Friday, April 26, 2013

Visa/Singles - latest from Indian Govt

From Rajya Sabha (Upper House of Indian Parliament) 23 April, 2013

What this means for those in treatment, with treatment on hold, with frozen embryos/sperm ... not much

No cut-off date is mentioned, only "shortly"

But it's something official at last, and something in writing.

When this will be communicated to Ministry of External Affairs, which will issue a directive to Indian Missions to grant medical visa to singles ... God only knows.


GOVERNMENT OF INDIA
MINISTRY OF  HEALTH AND FAMILY WELFARE
RAJYA SABHA
QUESTION NO  3174
ANSWERED ON  23.04.2013


3174SHRI T.K. RANGARAJAN
Will the Minister of HEALTH AND FAMILY WELFARE be pleased to satate :-
3174. SHRI T.K. RANGARAJAN:

Will the Minister of HEALTH AND FAMILY WELFARE be pleased to state:

(a) whether changes have been proposed in the surrogacy laws;

(b) if so, the details thereof;

(c) the date from which the changes will come into effect; and

(d) whether the changes will affect surrogacy arrangements made by surrogate
mothers who conceived before the proposed changes?
ANSWER
ANSWER
THE MINISTER OF STATE IN THE MINISTRY OF HEALTH AND FAMILY WELFARE
(SHRI ABU HASEM KHAN CHOUDHURY)

(a) to (d) There is no surrogacy law in the country. However, the Ministry of Home Affairs has issued two notifications vide their letters No. F. No. 25022/74/2011-F.I dated 9th July, 2012 and 7th March, 2013. The Ministry of External Affairs has been requested to issue the medical visa instead of Tourist Visa to the foreign nationals visiting India for commissioning surrogacy vide order dated 7.03.2013.

Keeping in view the humanitarian issues involved, directives have been issued that in cases, where the child/children has already been born through commissioning of surrogacy or the birth of the child/children is/are expected shortly, the Indian Missions/Posts may consider grant of medical Visa(up to 3 months) to foreign nationals involved in such cases on production of a letter from the ART clinic concerned certifying the status of the child/children i.e. whether actually born and kept in the hospital/clinic or if not born, the expected date of delivery of the child/children.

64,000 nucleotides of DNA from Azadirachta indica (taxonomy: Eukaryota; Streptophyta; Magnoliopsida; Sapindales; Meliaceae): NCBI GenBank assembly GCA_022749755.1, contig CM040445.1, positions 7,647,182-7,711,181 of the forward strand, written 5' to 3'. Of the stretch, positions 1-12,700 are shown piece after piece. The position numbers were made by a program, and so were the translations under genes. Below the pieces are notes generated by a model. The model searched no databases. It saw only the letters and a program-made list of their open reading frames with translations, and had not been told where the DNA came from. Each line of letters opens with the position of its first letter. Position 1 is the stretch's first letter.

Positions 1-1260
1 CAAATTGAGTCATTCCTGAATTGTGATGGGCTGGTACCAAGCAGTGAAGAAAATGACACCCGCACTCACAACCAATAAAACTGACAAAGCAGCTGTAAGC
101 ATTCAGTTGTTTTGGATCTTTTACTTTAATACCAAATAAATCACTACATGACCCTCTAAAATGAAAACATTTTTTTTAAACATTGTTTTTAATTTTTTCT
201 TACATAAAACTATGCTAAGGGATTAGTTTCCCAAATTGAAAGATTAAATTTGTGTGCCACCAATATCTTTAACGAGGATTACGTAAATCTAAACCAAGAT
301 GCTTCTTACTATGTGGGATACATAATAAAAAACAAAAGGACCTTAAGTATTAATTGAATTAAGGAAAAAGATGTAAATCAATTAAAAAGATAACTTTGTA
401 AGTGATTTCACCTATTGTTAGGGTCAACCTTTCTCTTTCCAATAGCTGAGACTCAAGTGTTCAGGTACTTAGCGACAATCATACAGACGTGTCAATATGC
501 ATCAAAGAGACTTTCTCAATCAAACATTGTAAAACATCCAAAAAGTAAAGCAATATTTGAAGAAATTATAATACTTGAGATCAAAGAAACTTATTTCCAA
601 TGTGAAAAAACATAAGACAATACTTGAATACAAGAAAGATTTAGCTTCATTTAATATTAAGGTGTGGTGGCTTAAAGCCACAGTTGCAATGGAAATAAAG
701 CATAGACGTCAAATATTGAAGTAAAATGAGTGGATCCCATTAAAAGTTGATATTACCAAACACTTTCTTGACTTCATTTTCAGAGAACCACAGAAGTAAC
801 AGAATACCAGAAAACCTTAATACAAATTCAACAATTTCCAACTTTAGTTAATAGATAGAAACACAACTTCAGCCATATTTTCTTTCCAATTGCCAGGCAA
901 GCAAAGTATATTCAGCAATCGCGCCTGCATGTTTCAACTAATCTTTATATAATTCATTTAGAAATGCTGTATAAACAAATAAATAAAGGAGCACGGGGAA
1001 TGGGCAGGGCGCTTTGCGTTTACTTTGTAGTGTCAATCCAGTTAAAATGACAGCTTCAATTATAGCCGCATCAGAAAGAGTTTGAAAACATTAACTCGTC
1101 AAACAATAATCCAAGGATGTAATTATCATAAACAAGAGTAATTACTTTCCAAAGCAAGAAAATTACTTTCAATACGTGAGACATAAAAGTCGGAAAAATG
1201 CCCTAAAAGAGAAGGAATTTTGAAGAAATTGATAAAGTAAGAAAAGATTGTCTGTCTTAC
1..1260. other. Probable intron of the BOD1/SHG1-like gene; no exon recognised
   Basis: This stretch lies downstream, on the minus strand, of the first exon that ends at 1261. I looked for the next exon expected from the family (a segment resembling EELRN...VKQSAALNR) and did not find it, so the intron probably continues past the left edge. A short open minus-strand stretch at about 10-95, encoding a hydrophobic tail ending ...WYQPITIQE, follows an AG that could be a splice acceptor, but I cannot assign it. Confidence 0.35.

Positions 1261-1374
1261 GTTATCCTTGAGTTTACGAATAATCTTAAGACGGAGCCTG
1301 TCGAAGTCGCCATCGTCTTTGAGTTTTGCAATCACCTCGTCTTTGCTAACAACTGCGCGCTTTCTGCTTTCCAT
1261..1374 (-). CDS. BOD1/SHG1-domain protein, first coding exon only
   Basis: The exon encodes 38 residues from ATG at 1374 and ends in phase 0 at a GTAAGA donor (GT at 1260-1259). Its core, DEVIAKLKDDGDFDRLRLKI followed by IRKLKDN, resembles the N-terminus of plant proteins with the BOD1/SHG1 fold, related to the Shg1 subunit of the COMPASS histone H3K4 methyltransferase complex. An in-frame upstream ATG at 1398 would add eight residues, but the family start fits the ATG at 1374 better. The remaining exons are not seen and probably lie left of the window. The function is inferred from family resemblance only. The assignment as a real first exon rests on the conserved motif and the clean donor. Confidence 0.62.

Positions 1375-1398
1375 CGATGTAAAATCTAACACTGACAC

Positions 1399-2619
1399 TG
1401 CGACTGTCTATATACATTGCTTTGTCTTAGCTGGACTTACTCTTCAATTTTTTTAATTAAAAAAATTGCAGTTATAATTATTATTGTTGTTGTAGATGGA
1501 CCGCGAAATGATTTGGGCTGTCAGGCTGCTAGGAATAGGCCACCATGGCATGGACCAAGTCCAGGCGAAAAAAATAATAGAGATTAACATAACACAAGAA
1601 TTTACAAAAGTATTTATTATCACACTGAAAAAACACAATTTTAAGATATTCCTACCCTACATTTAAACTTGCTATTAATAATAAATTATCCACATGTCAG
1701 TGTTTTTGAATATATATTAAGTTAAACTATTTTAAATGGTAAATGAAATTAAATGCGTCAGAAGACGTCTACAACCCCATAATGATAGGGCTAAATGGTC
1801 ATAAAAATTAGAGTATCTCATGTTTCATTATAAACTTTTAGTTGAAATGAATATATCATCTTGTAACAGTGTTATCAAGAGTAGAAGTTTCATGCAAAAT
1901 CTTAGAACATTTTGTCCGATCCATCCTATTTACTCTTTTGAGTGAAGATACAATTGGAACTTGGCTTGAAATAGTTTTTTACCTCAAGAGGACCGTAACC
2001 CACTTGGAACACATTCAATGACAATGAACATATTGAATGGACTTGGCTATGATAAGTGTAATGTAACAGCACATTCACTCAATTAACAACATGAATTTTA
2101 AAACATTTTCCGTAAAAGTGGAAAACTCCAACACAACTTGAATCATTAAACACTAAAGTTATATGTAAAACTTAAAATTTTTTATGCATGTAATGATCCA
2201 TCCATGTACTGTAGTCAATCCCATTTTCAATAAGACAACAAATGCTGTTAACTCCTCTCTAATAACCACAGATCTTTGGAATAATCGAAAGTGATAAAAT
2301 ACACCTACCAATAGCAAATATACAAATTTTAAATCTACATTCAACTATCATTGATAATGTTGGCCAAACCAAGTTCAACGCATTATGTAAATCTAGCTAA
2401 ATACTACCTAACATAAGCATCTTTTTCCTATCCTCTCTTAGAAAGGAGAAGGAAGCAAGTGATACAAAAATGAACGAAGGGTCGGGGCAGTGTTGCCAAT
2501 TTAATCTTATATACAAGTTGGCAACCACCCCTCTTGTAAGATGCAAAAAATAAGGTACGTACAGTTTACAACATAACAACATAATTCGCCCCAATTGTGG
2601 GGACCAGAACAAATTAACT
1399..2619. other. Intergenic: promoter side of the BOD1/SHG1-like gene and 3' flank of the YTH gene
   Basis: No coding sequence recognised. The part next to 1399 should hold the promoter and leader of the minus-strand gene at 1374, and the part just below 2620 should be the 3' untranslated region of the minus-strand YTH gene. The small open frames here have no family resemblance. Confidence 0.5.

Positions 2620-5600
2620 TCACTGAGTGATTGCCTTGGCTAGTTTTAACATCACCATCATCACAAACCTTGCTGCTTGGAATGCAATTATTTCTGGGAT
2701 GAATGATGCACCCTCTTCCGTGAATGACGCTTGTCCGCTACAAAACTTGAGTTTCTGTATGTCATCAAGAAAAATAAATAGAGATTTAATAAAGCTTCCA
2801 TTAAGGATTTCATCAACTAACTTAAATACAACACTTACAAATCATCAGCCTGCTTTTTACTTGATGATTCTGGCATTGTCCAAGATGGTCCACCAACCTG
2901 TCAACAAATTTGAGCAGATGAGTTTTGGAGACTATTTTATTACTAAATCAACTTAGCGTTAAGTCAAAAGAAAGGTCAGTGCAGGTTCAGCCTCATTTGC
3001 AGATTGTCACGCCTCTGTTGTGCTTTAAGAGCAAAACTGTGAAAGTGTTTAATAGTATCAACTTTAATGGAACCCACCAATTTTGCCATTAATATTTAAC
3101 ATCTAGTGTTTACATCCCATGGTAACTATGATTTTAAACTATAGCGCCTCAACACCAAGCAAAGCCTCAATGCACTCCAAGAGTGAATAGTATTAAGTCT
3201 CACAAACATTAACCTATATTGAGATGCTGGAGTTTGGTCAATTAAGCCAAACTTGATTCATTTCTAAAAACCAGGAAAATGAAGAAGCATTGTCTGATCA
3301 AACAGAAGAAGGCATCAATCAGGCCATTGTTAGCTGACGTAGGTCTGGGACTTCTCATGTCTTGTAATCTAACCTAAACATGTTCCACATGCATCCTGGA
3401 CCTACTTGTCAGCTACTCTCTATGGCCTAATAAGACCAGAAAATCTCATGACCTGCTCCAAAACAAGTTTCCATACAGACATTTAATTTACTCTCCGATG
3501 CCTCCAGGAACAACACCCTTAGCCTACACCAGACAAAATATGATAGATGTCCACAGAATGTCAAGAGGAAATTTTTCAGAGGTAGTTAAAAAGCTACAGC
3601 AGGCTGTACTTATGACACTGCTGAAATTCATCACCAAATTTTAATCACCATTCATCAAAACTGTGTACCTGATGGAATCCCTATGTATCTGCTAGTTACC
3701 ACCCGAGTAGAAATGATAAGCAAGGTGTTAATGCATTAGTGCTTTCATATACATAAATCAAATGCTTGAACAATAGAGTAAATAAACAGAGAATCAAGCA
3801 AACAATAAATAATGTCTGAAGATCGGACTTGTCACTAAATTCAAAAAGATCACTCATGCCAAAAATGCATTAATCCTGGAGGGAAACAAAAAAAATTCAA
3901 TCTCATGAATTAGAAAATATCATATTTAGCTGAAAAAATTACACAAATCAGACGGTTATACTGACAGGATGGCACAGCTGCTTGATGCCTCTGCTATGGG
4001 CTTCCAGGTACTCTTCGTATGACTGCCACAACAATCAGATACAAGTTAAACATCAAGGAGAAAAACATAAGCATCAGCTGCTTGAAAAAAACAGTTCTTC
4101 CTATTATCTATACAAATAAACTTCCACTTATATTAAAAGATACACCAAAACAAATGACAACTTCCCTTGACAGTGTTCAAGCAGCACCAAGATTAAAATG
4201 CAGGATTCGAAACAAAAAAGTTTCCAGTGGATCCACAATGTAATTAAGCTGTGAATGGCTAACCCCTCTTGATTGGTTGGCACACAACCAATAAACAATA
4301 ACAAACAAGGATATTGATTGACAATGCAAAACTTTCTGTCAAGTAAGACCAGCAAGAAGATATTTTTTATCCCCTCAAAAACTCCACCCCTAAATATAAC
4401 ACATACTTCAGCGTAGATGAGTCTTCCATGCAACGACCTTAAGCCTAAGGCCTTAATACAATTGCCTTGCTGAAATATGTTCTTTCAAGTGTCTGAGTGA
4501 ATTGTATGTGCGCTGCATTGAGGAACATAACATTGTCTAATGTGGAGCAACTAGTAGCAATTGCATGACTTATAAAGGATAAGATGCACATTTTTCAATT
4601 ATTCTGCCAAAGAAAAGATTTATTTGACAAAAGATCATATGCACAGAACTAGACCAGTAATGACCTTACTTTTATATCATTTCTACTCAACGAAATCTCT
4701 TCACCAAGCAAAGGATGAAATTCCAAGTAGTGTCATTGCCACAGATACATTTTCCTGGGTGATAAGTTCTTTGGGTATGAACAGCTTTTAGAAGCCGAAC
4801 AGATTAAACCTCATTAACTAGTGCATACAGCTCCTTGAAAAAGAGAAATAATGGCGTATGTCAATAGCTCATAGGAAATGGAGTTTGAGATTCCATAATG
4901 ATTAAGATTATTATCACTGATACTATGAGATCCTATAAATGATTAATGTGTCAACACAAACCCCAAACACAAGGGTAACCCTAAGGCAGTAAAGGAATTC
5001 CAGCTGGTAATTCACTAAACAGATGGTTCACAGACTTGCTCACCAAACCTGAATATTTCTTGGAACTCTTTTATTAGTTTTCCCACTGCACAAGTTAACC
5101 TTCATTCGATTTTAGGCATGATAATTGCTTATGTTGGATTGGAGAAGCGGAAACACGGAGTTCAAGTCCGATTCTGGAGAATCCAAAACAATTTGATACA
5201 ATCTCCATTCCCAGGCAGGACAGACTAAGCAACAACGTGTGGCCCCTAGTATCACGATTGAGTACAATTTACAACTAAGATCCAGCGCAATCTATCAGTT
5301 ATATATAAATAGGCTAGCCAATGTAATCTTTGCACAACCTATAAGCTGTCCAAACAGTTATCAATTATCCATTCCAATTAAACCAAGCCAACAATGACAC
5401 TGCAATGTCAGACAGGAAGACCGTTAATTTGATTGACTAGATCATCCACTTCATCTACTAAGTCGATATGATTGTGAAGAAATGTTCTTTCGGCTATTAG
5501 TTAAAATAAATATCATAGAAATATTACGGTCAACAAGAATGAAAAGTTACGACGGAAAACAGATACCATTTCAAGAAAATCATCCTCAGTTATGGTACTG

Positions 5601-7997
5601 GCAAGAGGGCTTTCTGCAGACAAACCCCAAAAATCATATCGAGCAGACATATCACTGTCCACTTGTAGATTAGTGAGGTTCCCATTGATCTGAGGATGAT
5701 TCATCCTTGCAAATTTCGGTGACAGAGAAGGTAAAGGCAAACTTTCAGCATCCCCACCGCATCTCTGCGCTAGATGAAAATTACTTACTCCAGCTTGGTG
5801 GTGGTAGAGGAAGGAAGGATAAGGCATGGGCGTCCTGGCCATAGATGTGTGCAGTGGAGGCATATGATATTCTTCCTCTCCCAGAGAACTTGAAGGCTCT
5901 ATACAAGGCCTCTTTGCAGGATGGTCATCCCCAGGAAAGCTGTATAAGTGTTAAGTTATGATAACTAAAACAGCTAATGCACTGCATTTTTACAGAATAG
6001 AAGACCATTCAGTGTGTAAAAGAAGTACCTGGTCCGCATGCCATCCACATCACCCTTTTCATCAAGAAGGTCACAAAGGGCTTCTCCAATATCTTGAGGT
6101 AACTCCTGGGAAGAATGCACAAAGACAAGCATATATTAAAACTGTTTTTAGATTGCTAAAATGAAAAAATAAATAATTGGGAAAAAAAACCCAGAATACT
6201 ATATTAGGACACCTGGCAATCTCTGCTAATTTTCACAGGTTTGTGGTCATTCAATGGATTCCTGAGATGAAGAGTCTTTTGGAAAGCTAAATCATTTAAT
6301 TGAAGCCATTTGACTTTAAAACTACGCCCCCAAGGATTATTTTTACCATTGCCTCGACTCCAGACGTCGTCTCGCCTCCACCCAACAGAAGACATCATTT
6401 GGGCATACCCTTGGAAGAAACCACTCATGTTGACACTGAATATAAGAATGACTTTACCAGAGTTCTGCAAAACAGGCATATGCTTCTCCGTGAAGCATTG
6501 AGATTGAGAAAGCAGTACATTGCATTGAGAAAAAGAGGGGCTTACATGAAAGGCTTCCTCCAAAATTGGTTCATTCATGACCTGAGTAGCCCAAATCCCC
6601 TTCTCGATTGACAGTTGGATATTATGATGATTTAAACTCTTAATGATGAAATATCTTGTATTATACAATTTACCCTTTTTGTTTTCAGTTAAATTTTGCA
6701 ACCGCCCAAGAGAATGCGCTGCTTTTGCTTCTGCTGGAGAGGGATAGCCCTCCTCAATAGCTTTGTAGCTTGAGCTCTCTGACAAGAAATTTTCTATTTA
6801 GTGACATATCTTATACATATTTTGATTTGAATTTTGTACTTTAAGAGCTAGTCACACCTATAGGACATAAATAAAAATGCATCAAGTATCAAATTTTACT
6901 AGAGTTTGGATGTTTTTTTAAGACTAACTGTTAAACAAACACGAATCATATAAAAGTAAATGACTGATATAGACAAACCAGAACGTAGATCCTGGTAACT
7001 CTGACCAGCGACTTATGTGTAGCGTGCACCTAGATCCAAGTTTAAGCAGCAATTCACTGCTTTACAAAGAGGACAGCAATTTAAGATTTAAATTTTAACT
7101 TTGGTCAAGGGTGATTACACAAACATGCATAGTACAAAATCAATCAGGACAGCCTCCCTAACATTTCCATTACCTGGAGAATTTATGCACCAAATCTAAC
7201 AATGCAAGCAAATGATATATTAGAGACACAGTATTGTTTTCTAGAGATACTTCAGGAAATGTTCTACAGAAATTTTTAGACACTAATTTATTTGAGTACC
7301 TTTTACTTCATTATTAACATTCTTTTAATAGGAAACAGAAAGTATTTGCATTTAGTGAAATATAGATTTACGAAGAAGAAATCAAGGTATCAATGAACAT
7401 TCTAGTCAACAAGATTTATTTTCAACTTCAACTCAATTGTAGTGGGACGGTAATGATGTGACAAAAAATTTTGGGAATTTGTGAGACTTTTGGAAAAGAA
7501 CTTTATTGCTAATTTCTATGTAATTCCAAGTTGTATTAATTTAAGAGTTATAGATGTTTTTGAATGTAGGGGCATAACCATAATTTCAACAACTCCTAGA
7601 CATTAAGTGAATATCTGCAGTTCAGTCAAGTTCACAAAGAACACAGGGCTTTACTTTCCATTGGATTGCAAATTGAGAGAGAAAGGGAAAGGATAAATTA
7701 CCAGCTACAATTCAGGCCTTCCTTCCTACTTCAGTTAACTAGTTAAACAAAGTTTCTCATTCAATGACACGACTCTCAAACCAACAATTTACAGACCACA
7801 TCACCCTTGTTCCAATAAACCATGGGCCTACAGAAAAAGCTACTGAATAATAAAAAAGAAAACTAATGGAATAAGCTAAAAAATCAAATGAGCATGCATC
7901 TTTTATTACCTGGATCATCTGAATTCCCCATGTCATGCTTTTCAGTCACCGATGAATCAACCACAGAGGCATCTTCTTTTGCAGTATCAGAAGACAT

5 comments:

Anonymous said...

Meg,

I don't see any possible connection between this statement and a change in policy for gays/singles/de facto couples. I think it's worthy of you to provide this information to keep people abreast of things but I would also be very careful not to provide any false optimism to people who currently don't qualify for medical visas and who don't have active pregnancies. I'm not saying that you are doing that but some, out of desperation for any glimmer of hope, could misconstrue your words as an endorsement.
Although your clinic may be acting responsibly with taking on new patients the truth is there are lots of shady and unethical clinics right now that are giving misinformation to prospective clients who don't qualify for medical visas.

Anonymous said...

An important post Meg. We've learnt something like this from media and other reports. There has obviously been some relaxation in the application of rules given the realities of commissioning parents caught mid-stream in surrogate birth/IVF treatment procedures. The fact that questions have been raised in the Upper House is indicative of the importance and sensitvity of the issue in India. We still need to wait to see whether rules will be relaxed to permit foreign IP's that do not meet the het-two-year marriage criterion. The ICMR guidelines suggest yes. But there is limited indication of this so far from official sources. Very unfair ! There are so many wonderful couples out there that will make absolutely great parents that do not meet this restrictive category.

Anonymous said...

Meg, I only just found out about the change in VISA rules. My situation is that my wife and I had traveled to India under a tourist VISA on Nov, 2012 when I deposited a semen sample for freezing at the clinic.

Now it appears that you are not permitted to deposit any samples under the tourist VISA. We will be picking up our twins in Jan, 2014 and will obviously apply for a Medical Visa as per the new directive from the Indian Government. Will I be in trouble because I deposited my semen sample under a tourist Visa even though the recent rule change was not in effect at the time?

Who would you recommend I contact to try and clarify this situation? Thanks for an excellent and informative blog!

Amani (Meg) said...

I don't think you can get clarity, but from my experience, you will not have any trouble with your twins coming home. You will need to apply for a medical visa to enter India, and register with FRRO when you get to India. If there was no requirement for you to travel on a medical visa at the time you left sperm samples, then what can you do? FRRO isn't exactly going to keep your babies and stick them in an orphanage. The main people affected by the visa changes, singles, have to travel to India on a tourist visa as they won't get a medical visa, and all cases I am aware of have gone through.

Anonymous said...

Thanks for the reply Meg. Sounds reasonable...let's hope the FRRO is reasonable too :-).

Also, do you know whether a simply copy of the contract between us and the surrogate would suffice when applying for a medical visa? The government website mentions a "duly notarized agreement", but I'm not sure what that is supposed to be. We have the original agreement which was signed between us and the surrogate mother with 2 witnesses. Would a copy of this suffice or do I need something more?

I'm a bit nervous about the Medical Visa application and want to ensure that everything goes through smoothly. Thanks!

PS - Sorry if this is a duplicate post. Wasn't sure if the previous one went through.